(filed by an FBI agent and the former governor of South Dakota), it helped spark
the free-Peltier movement, transforming the obscure AIM activist into an
international cause célèbre. More important, Matthiessen's book remained the
starting point for a worldwide body of journalists and filmmakers who turned their
attention to the Peltier-AIM story. And when Crazy Horse was reissued in 1991--
the last of the libel suits finally dismissed on the grounds that the First
Amendment upheld an author's right "to publish an entirely one-sided view of
people and events"--there had been a startling new development in the Peltier
saga that seemed to authenticate Matthiessen's claims: the emergence of Mr. X.

The first public glimpse of Mr. X--his face concealed by sunglasses, his head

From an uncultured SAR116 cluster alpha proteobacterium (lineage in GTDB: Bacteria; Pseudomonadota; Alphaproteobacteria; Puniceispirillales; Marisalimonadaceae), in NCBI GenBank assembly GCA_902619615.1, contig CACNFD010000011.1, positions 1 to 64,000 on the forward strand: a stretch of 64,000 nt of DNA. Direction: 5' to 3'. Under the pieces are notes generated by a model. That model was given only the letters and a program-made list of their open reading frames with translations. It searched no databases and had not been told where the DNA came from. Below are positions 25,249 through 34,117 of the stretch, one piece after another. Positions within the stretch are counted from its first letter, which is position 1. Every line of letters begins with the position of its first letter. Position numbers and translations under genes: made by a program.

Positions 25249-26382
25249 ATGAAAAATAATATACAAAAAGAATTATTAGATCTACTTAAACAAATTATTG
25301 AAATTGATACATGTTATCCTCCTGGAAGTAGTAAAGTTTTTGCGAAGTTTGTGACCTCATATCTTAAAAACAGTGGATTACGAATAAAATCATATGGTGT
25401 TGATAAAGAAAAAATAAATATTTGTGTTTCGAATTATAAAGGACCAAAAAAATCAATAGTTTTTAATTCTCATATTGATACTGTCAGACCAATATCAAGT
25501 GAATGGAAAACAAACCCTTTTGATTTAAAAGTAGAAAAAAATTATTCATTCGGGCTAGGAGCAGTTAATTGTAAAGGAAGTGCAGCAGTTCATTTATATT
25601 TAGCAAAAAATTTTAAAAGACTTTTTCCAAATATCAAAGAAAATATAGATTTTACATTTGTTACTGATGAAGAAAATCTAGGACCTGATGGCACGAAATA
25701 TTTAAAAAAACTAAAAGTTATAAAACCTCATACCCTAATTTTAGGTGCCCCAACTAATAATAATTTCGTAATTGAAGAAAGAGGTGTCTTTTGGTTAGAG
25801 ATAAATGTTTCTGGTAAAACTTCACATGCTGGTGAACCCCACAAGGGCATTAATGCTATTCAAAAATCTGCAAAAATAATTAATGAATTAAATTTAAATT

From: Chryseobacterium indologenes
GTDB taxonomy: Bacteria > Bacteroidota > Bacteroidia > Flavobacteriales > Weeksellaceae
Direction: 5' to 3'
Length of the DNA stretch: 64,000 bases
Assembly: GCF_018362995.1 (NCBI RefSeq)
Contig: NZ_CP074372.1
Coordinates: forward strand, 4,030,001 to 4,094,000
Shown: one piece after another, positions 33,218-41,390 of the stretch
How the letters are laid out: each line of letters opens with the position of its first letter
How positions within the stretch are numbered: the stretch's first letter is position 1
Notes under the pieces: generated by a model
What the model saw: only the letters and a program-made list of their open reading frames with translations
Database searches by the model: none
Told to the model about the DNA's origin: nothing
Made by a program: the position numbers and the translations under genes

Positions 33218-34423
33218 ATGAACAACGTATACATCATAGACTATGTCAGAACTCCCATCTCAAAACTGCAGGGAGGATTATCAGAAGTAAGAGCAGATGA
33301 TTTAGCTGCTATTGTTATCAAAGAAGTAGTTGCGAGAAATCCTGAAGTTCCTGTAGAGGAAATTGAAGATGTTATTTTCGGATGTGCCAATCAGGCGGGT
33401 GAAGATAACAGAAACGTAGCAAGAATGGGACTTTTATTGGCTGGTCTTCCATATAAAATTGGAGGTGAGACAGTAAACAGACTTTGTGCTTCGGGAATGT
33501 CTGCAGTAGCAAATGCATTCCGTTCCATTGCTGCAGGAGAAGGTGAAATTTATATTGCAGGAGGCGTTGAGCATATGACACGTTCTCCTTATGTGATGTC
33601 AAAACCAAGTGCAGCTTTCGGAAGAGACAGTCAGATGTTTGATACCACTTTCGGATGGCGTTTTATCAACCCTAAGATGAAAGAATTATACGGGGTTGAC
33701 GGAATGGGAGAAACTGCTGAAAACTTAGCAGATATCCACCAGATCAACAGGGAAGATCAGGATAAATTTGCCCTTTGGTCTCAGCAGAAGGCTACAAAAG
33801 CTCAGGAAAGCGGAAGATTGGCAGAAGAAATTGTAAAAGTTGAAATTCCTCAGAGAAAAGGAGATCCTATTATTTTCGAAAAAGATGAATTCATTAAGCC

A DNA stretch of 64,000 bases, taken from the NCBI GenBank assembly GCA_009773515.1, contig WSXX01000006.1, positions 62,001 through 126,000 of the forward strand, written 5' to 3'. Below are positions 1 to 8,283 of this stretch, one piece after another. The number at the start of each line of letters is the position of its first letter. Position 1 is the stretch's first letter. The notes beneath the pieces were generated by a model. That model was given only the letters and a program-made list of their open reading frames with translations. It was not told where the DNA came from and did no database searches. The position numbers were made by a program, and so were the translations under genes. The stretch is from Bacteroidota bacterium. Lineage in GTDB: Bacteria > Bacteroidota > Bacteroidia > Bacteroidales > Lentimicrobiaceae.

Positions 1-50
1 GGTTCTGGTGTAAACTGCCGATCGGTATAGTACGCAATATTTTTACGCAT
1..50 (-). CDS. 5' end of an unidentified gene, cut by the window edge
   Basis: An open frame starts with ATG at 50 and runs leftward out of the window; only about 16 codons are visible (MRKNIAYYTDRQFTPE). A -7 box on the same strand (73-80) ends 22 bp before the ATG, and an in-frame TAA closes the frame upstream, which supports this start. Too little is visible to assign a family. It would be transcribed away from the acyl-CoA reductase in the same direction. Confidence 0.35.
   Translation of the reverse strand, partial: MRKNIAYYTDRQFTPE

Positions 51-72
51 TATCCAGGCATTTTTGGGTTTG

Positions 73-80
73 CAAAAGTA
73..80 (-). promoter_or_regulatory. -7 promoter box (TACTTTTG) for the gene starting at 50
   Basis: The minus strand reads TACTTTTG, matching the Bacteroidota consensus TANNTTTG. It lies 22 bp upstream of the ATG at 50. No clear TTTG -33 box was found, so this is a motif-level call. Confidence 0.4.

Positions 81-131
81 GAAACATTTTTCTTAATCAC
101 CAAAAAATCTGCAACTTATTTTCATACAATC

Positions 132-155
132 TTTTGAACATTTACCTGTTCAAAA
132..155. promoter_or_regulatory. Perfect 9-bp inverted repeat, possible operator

wrapped in olive-colored bandages--came in a 60 Minutes segment on Peltier in
1991, followed by a cameo in the documentary Incident at Oglala. As 60 Minutes
reporter Steve Kroft noted, "The man behind the mask seems intimate with every
detail of the shoot-out."

According to Mr. X, it was his red-and-white pickup, not Peltier's red-and-white
van, that Coler and Williams followed onto Jumping Bull that day, as he and
another AIM member attempted to deliver a load of dynamite to Peltier and
Butler. When one of the agents opened fire, Mr. X said, he and his confederate
fired back and then hastily drove down to a cabin on the property and began
unloading the dynamite, leaving the shoot-out in the hands of Peltier and
company, who had scrambled up from Tent City. The fateful moment, according
to Mr. X, came when they attempted to flee, returning to the pasture at about
12:15 P.M.

"The death of those agents was brought about by their wrongful behavior, not
mine," said Mr. X in 60 Minutes segment. "I did not choose to take their lives. I
only chose to save my own."

Hopping out of the truck, Mr. X said, he approached the wounded men, hoping to
persuade them to surrender, when one of the agents suddenly raised his pistol
and fired a shot. "At that point, I did not give him a chance to fire again," he said.